I paused for a moment at the end of the driveway. I was supposed to head south. South was our church, where I was supposed to sit with my children in my usual place and listen attentively as my husband preached. I reached for the gear shift as tapes replayed in my head:
“You know they’re trying to get your husband fired, don’t you?”
I thought about another Sunday of smiling while my heart was breaking and worshipping while watching my back.
I headed north. And as I drove north toward a place where I didn’t have to worry about causing a stir because the pastor’s wife was crying through church, my heart vibrated in rhythm with the thump of the tires on the asphalt.
Lord, loving your people hurts right now.
What are we to do when loving God’s people hurts? Sometimes it will. This church thing is glorious when we get it right, but when we get it wrong it goes deep. What was meant to be a place of healing becomes a place of wounding, and it hurts all the more because we know it wasn’t meant to be this way. What do we do when reaching out in love feels like pushing through the flames?
Look to Jesus as your healer.
I’ve been bruised by God’s people, left struggling to keep my soul-fire from burning out. Our Jesus is the one who will not crush a bruised reed or snuff out a smoldering wick. He knows what it feels like to be rejected, betrayed, and forsaken, and it is by His stripes that we are healed. It helps to remember that my wholeness depends not on other’s repentance but on God’s divine restoration. I may want those who have hurt me to fix the wounds they have caused, but Jesus is the healer of my soul.
Remember who the real enemy is.
In Catching Fire, the second book in the Hunger Games Trilogy, Katniss is reaped to face the Hunger Games for a second time. Before she enters the arena her mentor warns her to remember who the real enemy is. When we are wounded by God’s people we face the same challenge. Our battle is not against flesh and blood. Satan can’t stand against a united church. That’s why he tries so hard to destroy it. It is only in the strength of our life together that we can storm the gates of hell.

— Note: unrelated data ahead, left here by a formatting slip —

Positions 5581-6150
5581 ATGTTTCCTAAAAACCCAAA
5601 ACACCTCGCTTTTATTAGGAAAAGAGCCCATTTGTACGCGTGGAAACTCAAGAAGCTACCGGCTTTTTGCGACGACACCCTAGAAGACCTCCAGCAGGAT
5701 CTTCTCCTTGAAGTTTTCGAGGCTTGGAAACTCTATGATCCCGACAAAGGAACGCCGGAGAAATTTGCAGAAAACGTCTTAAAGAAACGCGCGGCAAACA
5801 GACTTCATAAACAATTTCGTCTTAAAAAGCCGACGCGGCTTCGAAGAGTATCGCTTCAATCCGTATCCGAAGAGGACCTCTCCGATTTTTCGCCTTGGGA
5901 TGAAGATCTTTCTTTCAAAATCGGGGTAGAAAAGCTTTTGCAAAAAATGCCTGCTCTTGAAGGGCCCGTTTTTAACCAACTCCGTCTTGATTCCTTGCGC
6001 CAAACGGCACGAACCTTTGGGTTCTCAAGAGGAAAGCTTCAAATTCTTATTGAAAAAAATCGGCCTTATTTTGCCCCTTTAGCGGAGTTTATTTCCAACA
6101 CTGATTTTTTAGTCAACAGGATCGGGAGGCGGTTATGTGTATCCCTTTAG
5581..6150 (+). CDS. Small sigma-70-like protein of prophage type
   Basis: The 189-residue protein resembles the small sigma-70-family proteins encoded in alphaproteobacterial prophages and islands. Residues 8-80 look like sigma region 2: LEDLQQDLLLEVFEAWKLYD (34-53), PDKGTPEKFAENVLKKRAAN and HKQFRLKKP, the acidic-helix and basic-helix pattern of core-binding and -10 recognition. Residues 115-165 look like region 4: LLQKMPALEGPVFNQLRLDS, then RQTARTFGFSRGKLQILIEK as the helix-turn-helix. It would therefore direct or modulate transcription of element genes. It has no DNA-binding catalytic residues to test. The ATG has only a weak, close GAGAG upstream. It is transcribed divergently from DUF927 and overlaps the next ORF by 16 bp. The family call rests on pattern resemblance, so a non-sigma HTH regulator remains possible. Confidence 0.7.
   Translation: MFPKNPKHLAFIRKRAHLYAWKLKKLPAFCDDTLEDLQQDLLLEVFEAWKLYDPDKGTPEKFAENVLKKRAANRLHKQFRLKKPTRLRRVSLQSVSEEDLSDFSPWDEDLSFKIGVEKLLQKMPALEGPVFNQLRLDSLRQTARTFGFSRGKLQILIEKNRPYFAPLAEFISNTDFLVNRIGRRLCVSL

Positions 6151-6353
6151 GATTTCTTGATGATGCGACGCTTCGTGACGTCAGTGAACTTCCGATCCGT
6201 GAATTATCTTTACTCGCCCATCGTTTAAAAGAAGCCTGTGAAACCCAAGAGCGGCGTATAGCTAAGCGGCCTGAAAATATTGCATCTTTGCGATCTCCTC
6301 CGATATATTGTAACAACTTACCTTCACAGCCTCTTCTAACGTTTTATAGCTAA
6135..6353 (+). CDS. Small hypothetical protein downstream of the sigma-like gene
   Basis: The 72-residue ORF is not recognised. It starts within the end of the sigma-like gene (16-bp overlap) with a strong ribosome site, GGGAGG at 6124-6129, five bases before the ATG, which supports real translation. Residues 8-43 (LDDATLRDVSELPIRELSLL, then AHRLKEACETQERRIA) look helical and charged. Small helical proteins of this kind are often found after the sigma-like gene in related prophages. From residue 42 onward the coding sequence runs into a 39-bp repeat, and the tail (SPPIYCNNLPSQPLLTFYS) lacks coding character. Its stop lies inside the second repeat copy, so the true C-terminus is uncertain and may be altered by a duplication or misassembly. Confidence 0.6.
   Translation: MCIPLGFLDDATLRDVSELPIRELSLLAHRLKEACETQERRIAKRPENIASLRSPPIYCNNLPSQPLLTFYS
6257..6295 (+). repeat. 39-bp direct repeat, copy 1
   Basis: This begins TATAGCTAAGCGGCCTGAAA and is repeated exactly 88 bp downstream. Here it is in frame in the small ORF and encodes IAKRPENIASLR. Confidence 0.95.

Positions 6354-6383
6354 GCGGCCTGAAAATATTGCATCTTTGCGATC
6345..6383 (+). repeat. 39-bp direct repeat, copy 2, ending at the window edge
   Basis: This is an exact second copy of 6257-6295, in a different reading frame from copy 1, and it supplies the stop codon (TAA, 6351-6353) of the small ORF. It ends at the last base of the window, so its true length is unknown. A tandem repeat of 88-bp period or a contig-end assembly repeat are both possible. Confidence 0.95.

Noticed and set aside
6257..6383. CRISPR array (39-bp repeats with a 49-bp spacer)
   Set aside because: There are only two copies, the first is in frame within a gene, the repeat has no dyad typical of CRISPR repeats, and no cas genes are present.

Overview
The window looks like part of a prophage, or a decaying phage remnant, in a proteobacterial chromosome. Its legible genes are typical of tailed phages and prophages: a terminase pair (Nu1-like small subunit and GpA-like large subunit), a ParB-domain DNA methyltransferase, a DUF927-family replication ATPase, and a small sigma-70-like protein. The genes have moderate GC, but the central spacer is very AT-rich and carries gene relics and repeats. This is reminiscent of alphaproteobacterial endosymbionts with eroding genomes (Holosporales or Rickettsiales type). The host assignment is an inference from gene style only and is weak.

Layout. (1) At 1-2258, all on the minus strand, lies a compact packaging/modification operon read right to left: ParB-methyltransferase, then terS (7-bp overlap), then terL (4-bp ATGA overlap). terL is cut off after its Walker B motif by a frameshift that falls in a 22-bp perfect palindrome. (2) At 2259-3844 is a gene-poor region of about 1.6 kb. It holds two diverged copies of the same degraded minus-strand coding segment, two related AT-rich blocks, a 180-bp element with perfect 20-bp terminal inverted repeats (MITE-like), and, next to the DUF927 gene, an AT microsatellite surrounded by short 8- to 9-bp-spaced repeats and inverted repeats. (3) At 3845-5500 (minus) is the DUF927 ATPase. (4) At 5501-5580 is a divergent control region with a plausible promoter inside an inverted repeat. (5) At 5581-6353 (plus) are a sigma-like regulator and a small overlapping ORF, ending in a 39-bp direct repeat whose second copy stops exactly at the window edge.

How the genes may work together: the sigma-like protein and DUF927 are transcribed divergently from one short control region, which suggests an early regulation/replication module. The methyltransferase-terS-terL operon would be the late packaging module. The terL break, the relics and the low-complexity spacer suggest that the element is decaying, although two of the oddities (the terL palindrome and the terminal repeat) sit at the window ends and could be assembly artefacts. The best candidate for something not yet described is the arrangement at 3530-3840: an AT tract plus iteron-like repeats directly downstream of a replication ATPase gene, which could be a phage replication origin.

Replace bitterness with blessing.
The dangerous roots of bitterness worm their way into the bedrock of our hearts. They creep their way in with every argument we let play out in our minds and work their way deeper as we nurse grudges and vent to well-meaning friends. Left unchecked, bitterness slowly poisons our souls. The antidote for bitterness is blessing. Ask God to show you his heart for those who have wounded you. Pray blessings over them — joy, peace, repentance, a kind heart, the willingness to change, a teachable spirit. When we learn to bless those who have hurt us, we begin to see our circumstances from heaven’s point of view. It is in that place that our healing begins.
Learn to love the Bride.
The church is not an accident of history but a part of God’s eternal plan. Christ died for the church and has chosen her for his bride. Together we are greater than the sum of our parts. When we respond to hurt by removing ourselves from the body it damages the church. We are part of this kingdom story, and our hurt should not stop us from loving well.
Time has passed since that tearful Sunday morning, and I’ve found healing. Being wounded by God’s people tastes bitter, but I’ve also tasted the sweet power of the church dwelling in unity. Hebrews tells us to “keep on loving each other as brothers” (13:1). Loving God’s people can hurt. But that doesn’t mean we should quit. Keep reaching out. Keep loving. Keep holding on to hope. Together we are the church; the body of Christ and the temple of the Holy Spirit. Our unity is worth fighting for.